The future of our civilization will be decided in the cities. The internationally agreed Sustainable Development Goals of the United Nations and the Paris Agreement on climate change can only be achieved if we design sustainable and liveable cities across the globe.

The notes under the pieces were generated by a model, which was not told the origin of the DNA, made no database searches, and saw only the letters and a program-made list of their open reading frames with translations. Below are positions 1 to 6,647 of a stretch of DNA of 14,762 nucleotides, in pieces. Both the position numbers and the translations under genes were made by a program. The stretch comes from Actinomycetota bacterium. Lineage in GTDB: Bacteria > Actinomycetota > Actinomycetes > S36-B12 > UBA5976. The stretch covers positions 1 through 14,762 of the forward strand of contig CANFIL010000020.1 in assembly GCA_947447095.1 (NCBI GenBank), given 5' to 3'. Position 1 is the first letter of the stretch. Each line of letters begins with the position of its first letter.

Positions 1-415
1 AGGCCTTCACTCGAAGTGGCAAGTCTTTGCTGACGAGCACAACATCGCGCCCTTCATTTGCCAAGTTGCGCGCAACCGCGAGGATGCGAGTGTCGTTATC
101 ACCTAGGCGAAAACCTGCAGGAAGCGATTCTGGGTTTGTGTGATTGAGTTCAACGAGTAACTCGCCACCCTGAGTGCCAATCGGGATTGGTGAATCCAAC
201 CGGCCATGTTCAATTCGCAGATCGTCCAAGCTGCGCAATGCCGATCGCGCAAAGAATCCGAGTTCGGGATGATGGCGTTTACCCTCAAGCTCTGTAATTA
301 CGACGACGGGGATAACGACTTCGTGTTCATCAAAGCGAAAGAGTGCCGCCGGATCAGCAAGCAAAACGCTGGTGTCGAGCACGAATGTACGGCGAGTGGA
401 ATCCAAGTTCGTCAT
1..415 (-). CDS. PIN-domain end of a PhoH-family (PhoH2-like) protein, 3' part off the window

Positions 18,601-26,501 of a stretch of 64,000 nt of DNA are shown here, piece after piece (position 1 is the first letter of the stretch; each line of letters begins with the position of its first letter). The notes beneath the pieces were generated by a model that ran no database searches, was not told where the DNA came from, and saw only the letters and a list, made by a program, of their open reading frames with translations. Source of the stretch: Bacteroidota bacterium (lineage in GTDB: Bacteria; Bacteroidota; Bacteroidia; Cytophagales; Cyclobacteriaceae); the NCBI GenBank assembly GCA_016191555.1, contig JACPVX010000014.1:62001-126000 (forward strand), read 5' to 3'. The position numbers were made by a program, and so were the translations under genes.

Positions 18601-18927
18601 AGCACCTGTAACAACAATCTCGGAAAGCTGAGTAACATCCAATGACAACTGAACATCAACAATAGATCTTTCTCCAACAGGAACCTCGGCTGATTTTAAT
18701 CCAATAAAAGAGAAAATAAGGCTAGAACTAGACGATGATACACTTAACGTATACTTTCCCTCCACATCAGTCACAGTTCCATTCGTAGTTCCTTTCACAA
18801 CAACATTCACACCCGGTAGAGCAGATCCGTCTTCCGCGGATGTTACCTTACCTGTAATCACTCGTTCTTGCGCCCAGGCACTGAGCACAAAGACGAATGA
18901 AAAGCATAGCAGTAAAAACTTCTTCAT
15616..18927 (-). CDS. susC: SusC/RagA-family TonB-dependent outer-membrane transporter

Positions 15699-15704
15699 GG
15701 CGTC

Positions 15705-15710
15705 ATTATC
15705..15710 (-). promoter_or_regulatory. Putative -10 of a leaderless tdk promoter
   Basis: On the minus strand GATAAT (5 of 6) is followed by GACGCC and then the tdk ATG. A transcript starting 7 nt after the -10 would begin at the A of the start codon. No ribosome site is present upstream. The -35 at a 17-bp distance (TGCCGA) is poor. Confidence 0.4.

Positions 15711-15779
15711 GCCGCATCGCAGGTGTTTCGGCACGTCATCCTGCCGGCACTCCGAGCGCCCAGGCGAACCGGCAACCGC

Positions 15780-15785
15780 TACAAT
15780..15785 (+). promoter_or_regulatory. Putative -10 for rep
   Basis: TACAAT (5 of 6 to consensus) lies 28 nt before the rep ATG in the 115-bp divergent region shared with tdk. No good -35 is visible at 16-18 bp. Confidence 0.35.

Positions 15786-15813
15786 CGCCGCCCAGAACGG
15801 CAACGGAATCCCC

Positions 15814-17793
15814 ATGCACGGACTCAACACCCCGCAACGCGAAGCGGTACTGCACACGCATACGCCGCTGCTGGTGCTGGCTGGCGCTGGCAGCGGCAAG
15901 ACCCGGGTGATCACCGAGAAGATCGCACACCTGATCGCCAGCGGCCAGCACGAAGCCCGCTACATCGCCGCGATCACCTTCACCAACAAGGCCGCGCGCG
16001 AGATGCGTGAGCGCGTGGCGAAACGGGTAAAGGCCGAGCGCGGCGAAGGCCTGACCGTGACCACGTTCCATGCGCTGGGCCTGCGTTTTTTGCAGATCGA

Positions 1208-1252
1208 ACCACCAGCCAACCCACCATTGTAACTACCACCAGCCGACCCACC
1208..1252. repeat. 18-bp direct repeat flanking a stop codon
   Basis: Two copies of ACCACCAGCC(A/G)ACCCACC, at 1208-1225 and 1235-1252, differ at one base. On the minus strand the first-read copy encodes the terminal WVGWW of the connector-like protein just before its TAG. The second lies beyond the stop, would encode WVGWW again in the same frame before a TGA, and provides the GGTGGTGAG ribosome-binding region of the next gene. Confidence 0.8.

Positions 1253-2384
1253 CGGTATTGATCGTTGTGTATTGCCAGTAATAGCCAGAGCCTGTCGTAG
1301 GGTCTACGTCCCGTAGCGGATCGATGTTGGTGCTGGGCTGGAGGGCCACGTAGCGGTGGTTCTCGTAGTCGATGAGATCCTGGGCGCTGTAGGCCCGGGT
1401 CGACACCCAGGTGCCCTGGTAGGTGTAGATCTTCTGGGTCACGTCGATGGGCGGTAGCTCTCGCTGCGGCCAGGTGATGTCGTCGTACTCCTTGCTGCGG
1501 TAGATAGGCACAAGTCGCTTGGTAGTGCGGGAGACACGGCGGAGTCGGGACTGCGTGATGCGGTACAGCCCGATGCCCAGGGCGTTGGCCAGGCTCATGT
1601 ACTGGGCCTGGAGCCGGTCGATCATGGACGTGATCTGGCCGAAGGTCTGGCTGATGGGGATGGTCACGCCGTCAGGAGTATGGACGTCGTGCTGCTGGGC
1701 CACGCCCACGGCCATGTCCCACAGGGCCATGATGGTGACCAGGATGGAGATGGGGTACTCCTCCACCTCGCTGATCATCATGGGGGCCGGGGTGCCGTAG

What kind of homes should people live in? Where can they settle? How close may their neighbours encroach on them? These questions are as old as our civilization, but in the 21st century they are being asked in a new way. Because this century is characterized by a contradiction dynamic that eclipses much of our previous experience of social change: rapidly growing populations in many developing countries versus shrinking populations in some industrialized countries; the enrichment of tiny elites versus the ongoing economic marginalization of the majority; guarded luxury real estate surrounded by squalid, poor neighbourhoods in many megacities; improved access to basic supplies and services for billions of Earth dwellers, while at the same time their long-term life-support systems are being destroyed by resource looting, climate change and environmental pollution. The present report outlines the special challenges and opportunities faced in this century by cities from the perspective of the necessary transformation towards sustainability. One characteristic feature of the debate on the search for solutions is the enormous diversity of instruments and solution pathways. Consequently, there can be no blueprint for sustainable urban development.